The power of touch in marketing

Piali Dasgupta, Senior Vice-President – Marketing, Columbia Pacific Communities, writes that touch is a potent yet often overlooked factor in marketing and branding. It can be a real game changer, forge meaningful bonds with customers and create brand loyalty

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The power of touch in marketing

Piali Dasgupta

The Cannage stitching on the iconic Lady Dior bag

The hole-y texture of your favourite pair of Crocs

The ruggedness of Timberland hiking boots

The feel of the buttons on your phone

The texture of the wood used for your work desk

One could go on.

While the jury is out on whether “touch” is the most important of the five senses (for a visually impaired person, it perhaps is), the role of the haptic sensation in building memorable brands and iconic products is undeniable.

The sense of touch does play a stronger role in certain categories than certain others. But even in the age of e-commerce, most consumers like to “touch and feel” a product, before buying it. Even with the advancement of VR (Virtual Reality) and 3D, we have not been able to recreate the experience of physical touch in the digital realm.

Consider this. Cheap, high-speed, accessible internet, convenience, a pandemic, heavy discounting and robust marketing push, haven’t been able to push the global penetration of e-commerce beyond 20% even in 2023. And in India, that percentage is roughly 8.5.

There is no bigger proof of the power of touch than the above. This is also why, particularly in a country like India, where, traditionally, “shopping” was always considered a kind of entertainment, and almost an event, for any new-age consumer brand that wishes to grow beyond the 100-crore mark, physical stores will be as important as e-commerce. The power of phygital lies in the fact that while the discovery of the product may happen online, a customer may buy it only after touching, feeling and experiencing it at a retail store.

Of course, for certain categories such as grocery, medicines, household items etc, consumers are willing to forego the pleasure of “touch and feel” for convenience. But when the stakes are high, like they are in high ASP (Average Selling Price) categories such as real estate, automobile, fine jewellery, and luxury goods, consumers still prefer the assurance of touch before buying the item. That should explain why, even with a 2x growth in the past two years, the e-commerce penetration of fine jewellery is only about 2.23% in India.

A large part of providing tactile pleasure to customers and creating a memorable brand identity is packaging. The iconic Coke contour bottle with its trademark-protected curvaceous design, makes holding the bottle and drinking from it a unique experience. In fact, one of the things that helped the cola brand remain a market leader for almost the past two decades, is its packaging.

Many women prefer to buy make-up products from physical stores, after applying the products on their skin or swatching a shade of lipstick on their hands to see how their skin reacts to the product. This is the most common example of sensory marketing, with “touch” as the prime sense. However, the packaging of a beauty product also impacts its popularity. The famed Christian Louboutin bullet lipstick, released in 2015, with its Nefertiti-inspired crown, was designed in a way that women could wear the case as a pendant, feeling its touch all day. The design became such a rage, that the brand eventually had to fight against counterfeits in China.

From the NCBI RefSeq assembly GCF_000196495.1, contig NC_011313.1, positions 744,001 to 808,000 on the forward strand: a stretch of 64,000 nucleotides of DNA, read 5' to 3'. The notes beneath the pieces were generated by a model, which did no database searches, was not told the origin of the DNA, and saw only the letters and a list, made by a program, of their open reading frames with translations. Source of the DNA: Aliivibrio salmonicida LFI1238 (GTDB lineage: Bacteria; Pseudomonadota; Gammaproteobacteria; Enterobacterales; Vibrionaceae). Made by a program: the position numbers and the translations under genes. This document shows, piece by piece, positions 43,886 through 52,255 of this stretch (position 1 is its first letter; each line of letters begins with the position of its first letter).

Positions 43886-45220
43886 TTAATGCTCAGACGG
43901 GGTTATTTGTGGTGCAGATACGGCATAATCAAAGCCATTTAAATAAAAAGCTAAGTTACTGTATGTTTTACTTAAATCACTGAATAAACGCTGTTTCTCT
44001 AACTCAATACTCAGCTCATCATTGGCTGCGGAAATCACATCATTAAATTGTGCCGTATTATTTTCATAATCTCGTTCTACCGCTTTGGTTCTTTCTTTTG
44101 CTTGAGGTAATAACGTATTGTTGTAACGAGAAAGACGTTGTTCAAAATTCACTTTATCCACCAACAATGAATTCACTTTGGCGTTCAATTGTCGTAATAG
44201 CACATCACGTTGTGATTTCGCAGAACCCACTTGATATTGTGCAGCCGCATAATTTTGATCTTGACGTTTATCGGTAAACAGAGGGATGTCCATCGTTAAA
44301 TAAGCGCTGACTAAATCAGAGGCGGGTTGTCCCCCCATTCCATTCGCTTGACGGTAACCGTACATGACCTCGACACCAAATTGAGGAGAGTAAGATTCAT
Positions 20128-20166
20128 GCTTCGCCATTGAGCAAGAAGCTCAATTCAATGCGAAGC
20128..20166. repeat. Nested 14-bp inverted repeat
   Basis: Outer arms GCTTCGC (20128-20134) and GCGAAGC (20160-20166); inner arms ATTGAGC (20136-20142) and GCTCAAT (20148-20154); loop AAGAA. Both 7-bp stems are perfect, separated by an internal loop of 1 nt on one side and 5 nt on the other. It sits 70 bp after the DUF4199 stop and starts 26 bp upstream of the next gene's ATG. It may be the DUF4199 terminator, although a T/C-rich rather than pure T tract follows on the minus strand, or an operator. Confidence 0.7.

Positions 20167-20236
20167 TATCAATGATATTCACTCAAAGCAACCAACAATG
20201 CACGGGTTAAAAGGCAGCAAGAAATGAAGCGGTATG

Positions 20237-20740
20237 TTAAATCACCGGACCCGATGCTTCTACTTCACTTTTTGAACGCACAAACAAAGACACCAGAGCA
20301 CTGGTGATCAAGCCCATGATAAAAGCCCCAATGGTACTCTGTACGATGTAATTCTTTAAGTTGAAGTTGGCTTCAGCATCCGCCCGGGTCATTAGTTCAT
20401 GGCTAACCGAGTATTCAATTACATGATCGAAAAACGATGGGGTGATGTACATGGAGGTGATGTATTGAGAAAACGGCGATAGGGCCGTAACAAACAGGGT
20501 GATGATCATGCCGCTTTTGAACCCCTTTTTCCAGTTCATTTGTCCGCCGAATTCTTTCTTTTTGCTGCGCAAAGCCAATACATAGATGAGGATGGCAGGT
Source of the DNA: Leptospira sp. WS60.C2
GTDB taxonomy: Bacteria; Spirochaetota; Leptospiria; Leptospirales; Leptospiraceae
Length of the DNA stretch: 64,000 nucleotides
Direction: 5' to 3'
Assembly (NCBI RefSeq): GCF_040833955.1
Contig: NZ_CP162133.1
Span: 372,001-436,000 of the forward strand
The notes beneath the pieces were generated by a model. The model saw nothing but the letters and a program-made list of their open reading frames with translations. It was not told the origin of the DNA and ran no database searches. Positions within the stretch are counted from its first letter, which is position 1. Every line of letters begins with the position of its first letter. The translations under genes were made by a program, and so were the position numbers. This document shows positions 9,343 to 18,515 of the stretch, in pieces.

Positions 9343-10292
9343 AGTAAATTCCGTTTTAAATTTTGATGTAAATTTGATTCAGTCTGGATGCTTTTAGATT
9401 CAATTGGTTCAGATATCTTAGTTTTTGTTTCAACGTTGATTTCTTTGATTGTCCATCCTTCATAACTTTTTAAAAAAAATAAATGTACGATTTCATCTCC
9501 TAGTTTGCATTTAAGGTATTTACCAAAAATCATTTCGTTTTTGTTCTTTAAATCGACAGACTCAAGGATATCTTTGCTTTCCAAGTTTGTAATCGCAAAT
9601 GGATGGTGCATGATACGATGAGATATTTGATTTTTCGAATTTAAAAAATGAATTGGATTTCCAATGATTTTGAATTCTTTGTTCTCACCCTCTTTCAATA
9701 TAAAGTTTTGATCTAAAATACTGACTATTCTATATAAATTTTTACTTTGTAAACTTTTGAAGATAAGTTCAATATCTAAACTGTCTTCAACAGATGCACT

Tactile experience is particularly crucial for the process of buying high-ticket price, long life-cycle products such as a car or furniture. That’s why a test drive exists for cars, and customers are invited to lie on a bed or a mattress to feel its touch, before buying it.

At Columbia Pacific Communities, the senior living community operators, while we did see a healthy upswing in remote purchases of our senior-friendly apartments particularly from NRI buyers, during the pandemic, 98% of our sale continues to happen through the site visits when a customer gets to touch, feel, experience and get a sense of the unit that he is investing in.

The science behind touch is that our skin sends certain messages to our brain’s neurons through touch. And so, if it’s a pleasant touch, like the gentle touch of another human being, or say, the luxurious touch of velvet, it sends positive messages to our brain.

Think of the satisfaction we get when we pop a bubble wrap. Studies say, popping a bubble wrap relieves as much stress as a massage does. So, it’s possible to create tactile experiences at brand touch points that can potentially release endorphins and dopamine, and make the process of buying either more addictive, more fulfilling, or both. 

It’s only about thinking outside the box, looking beyond digital promotions, and trying to create in-store experiences that are memorable, cutting edge and one-of-a-kind. Soap brand Lush, which originated in the UK in 1995, does this beautifully. It lets customers touch and feel the texture of each soap, with its “naked packaging” strategy, creating a truly differentiated experience in the category.

A brand is as good as the feelings it evokes. And therefore, touch is a potent yet often overlooked factor in marketing and branding, that can be a real game changer, forge meaningful bonds with customers and create brand loyalty. In a world that is increasingly becoming ephemeral and virtual, there is nothing more real and authentic than touch.

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